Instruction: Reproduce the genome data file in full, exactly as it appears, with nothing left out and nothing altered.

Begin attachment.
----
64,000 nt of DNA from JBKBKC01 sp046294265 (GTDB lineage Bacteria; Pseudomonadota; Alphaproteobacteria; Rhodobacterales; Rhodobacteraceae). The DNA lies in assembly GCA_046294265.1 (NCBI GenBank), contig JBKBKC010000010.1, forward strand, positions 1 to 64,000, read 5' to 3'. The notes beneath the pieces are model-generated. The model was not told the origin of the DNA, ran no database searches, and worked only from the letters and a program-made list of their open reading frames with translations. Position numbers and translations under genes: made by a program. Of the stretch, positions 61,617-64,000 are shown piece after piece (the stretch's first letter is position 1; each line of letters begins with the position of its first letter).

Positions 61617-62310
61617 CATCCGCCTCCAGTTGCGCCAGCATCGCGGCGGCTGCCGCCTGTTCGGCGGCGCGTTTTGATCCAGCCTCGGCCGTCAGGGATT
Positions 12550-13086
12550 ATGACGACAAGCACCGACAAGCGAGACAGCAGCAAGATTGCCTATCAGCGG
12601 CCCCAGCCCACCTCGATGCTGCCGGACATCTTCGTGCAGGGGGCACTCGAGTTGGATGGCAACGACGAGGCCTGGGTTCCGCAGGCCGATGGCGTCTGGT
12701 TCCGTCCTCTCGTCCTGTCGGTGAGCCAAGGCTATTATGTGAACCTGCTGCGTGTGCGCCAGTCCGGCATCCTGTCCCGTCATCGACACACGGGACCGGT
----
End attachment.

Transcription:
64,000 nt of DNA from JBKBKC01 sp046294265 (GTDB lineage Bacteria; Pseudomonadota; Alphaproteobacteria; Rhodobacterales; Rhodobacteraceae). The DNA lies in assembly GCA_046294265.1 (NCBI GenBank), contig JBKBKC010000010.1, forward strand, positions 1 to 64,000, read 5' to 3'. The notes beneath the pieces are model-generated. The model was not told the origin of the DNA, ran no database searches, and worked only from the letters and a program-made list of their open reading frames with translations. Position numbers and translations under genes: made by a program. Of the stretch, positions 61,617-64,000 are shown piece after piece (the stretch's first letter is position 1; each line of letters begins with the position of its first letter).

Positions 61617-62310
61617 CATCCGCCTCCAGTTGCGCCAGCATCGCGGCGGCTGCCGCCTGTTCGGCGGCGCGTTTTGATCCAGCCTCGGCCGTCAGGGATT
Positions 12550-13086
12550 ATGACGACAAGCACCGACAAGCGAGACAGCAGCAAGATTGCCTATCAGCGG
12601 CCCCAGCCCACCTCGATGCTGCCGGACATCTTCGTGCAGGGGGCACTCGAGTTGGATGGCAACGACGAGGCCTGGGTTCCGCAGGCCGATGGCGTCTGGT
12701 TCCGTCCTCTCGTCCTGTCGGTGAGCCAAGGCTATTATGTGAACCTGCTGCGTGTGCGCCAGTCCGGCATCCTGTCCCGTCATCGACACACGGGACCGGT